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Authors: Gill Griffin

A Very Unusual Air War (7 page)

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21 March
: When acting as ‘safety pilot’ our flying time was booked as passenger, when actually we had to remain alert and in control. I see, in my mind’s eye, those other young men as they were 66 or so years ago.

26 March
: Our early lessons in formation flying were based on what was known as VEE or VIC formation:

The tight VEE formation left little chance of watching our tails, the direction from which the most lethal of enemy attacks came. A relic of World War 1, it was continued until 1940 by the RAF. As a result many of our aircraft were unnecessarily lost. By mid-1941, when I joined a squadron, the lesson had been learned the hard way and the outdated VEE gave way to the ‘finger four’ used so successfully by the Luftwaffe fighters:

In the open ‘finger four’ the aircraft were well apart, allowing all pilots to weave back and forth to maintain a constant watch to the rear and also to allow individual freedom of action.

27 March
: The cross-country No. 1 was from base to a single destination and return with or without landing. Cross-country No. 2 would have been a triangular course and No.3 a rectangle. On one of these cross-country trips I acted as leader and flew to Poletrees Farm between Bicester and Aylesbury, the home of my younger sister, Gwen, and my mother. When I made one or two low passes, Mother appeared, waving her apron and, according to Gwen, shouting, ‘Get up Len! Get up Len!’ My brother-in-law, Joe Cooper, always swore that on one pass I almost knocked him off the hayrick that he was building.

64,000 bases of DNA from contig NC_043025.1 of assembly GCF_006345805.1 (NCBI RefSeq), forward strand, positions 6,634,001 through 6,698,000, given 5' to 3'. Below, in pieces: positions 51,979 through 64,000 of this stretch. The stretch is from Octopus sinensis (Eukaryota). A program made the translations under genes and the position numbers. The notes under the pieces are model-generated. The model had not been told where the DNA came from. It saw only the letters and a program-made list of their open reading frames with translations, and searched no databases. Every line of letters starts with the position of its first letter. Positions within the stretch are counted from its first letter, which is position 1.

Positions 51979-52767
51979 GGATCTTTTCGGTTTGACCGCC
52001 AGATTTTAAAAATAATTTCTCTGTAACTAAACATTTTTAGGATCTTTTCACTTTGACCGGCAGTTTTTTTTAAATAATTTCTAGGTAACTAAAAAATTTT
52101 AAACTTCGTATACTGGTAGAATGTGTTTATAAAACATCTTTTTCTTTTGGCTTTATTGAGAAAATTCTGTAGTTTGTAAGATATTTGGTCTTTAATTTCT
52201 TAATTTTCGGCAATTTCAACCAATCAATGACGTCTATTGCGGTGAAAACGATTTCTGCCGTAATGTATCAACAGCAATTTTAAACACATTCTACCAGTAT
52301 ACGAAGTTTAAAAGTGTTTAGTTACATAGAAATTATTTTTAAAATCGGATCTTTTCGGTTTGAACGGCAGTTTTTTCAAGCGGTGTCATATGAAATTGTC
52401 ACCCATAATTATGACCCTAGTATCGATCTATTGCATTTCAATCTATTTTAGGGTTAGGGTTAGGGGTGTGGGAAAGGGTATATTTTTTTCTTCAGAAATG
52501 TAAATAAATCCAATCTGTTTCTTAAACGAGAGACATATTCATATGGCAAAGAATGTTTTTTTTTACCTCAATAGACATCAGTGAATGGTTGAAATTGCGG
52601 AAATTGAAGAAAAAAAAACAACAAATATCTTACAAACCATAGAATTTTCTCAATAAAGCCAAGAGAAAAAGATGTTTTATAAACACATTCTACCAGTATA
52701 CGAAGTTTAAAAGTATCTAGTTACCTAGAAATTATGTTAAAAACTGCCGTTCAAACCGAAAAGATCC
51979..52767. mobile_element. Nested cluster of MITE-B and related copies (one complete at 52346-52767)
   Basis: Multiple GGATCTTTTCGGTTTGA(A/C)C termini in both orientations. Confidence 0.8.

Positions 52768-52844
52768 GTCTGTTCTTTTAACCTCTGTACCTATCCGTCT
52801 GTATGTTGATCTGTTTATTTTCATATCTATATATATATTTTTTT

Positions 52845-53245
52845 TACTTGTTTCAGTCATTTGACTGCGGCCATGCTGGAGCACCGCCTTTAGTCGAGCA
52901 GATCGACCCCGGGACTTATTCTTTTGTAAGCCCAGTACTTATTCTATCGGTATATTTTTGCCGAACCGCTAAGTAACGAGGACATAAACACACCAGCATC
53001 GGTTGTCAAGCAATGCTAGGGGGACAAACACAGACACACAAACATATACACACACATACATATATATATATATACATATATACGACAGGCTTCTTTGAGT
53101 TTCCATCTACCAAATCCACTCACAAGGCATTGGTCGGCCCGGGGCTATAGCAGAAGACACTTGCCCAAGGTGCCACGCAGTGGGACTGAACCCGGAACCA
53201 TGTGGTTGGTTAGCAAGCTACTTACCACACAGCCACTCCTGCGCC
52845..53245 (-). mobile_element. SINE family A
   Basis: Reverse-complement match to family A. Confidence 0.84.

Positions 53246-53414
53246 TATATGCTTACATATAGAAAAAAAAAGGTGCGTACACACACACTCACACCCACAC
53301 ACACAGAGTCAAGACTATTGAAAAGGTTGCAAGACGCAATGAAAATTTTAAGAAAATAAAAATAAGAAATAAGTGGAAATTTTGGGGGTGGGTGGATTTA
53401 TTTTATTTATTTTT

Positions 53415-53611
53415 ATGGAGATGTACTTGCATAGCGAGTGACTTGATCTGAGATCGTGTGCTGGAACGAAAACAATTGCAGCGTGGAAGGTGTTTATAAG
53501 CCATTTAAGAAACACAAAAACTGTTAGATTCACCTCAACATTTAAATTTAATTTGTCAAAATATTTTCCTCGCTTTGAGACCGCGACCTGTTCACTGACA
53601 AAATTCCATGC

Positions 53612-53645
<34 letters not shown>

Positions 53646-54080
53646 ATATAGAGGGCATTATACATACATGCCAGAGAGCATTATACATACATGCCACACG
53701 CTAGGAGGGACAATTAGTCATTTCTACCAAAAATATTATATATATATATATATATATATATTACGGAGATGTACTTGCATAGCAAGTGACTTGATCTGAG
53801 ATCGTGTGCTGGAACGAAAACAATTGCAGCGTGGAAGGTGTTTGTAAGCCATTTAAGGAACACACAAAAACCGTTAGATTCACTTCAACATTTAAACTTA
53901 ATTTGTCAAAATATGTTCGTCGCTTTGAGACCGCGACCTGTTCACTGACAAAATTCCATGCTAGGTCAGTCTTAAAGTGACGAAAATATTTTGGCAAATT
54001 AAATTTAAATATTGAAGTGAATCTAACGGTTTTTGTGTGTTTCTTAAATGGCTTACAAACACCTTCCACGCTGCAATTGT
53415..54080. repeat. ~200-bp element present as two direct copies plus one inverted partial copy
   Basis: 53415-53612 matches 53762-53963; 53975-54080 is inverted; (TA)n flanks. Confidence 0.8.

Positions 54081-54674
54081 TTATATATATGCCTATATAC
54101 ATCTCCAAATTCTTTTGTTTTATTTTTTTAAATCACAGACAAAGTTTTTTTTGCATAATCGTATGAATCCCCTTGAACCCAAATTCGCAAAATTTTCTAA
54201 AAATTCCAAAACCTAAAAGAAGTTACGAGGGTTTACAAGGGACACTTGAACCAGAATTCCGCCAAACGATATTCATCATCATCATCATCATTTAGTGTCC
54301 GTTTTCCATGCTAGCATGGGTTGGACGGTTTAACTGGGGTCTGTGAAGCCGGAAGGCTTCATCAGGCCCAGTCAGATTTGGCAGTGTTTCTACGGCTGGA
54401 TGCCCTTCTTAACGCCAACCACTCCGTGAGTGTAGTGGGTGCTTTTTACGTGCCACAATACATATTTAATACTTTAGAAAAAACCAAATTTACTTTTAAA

Summary for:- March 1941
1. Master N/F -50 mins
Unit:- No. 9 SFTS. Hullavington
Master Day 8–30
Date:- 1/4/41
2. Hurricane 7–30
Signature:-
G. Paul
F/Lt O/C ‘X’ Flight
 
YEAR
1940
AIRCRAFT
Pilot or 1st Pilot
2nd Pilot, Pupil or Pass.
DUTY (Including Results and Remarks)
Flying Time
Passenger
MONTH
DATE
Type
No.
Dual
Solo
April
5th
Miles Master
T8434
F/O Davies
Self
WINGS TEST
 
2–10
 
 
6th
Miles Master
T8484
P/O Harding
Self
10, IF take off (1)
−30
 
 
 
7th
Miles Master
T8833
P/O Harding
Self
19, Instrument flying
−20
 
 
 
 
Miles Master
T8837
P/O Harding
Self
19, IF take off (1)
−15
 
 
 
 
Miles Master
T8837
Self
 
13, 15 and 17
 
1–45
 
 
 
Miles Master
T8444
P/O Harding
Self
20A, NF, 7 landings
 
1–10
 
 
Miles Master
T8444
Self
 
20A, NF, 2 landings
 
−10
 
 
8th
Miles Master
T8376
P/O Russell
Self
20A, NF, 2 landings
−30
 
 
 
 
Miles Master
T8376
Self
 
2 70A, NF, 4 landings
 
1–00
 
 
 
Miles Master
T8392
Self
 
7
 
−15
 
 
9th
Miles Master
T8404
P/O Mehta
Self
8 IF ‘under the hood’
−15
 
 
 
 
Miles Master
T8404
Self
 
Safety pilot
−45
 
 
 
10th
Hurricane
7444
Self
 
R/T air to ground and air to air
−40
 
 
 
 
Miles Master
T8404
Self
 
Instrument flying
 
−50
 
 
 
Miles Master
T8404
P/O Dutt
Self
Safety pilot
 
−40
 
 
11th
Hurricane
1742
Self
 
Formation
 
1–30
 
 
12th
Miles Master
T8834
Self
 
13, precautionary landing and formation
 
1–30
 
 
 
Miles Master
T8538
Self
 
13, 15 and 16
 
1–40
 
 
 
Miles Master
T8736
F/Lt Barrett
Self
CFI. Test. The big one!
−35
 
 
 
 
Miles Master
T8381
Self
 
Formation
 
1–25
 
 
13th
Miles Master
T8404
Self
 
13, 15, 16 and 17
 
1–35
 
 
 
Miles Master
T8385
P/O Roberts
Self
Advanced formation
1–45
 
 
 
 
Miles Master
T8538
Self
 
13, precautionary landing
 
1–10
 
 
 
 
 
 
 
Night flying
3–30
1–40
 
 
 
 
 
 
 
Day flying
54–00
60–50
3–30
 
25th
Miles Master
T8635
Sgt Wynn
Self
Local reconnaissance
−45
 
 
 
 
Miles Master
T8635
Self
 
Local reconnaissance
 
−15
 
 
26th
Spitfire
AG
Self
 
FIRST SOLO, Local reconnaissance
 
1–10
 
 
27th
Miles Master
T8635
Sgt Wynn
Self
Circuits and landings
−25
 
 
 
29th
Miles Master
T7985
Sgt Wynn
Self
Circuits and landings
−15
 
 
 
Miles Master
T7833
Self
 
Circuits and landings
 
−40
 
 
 
Miles Master
T7833
Self
 
Circuits and landings
 
−40
 
 
 
Miles Master
T7833
Self
 
Circuits and landings
 
−50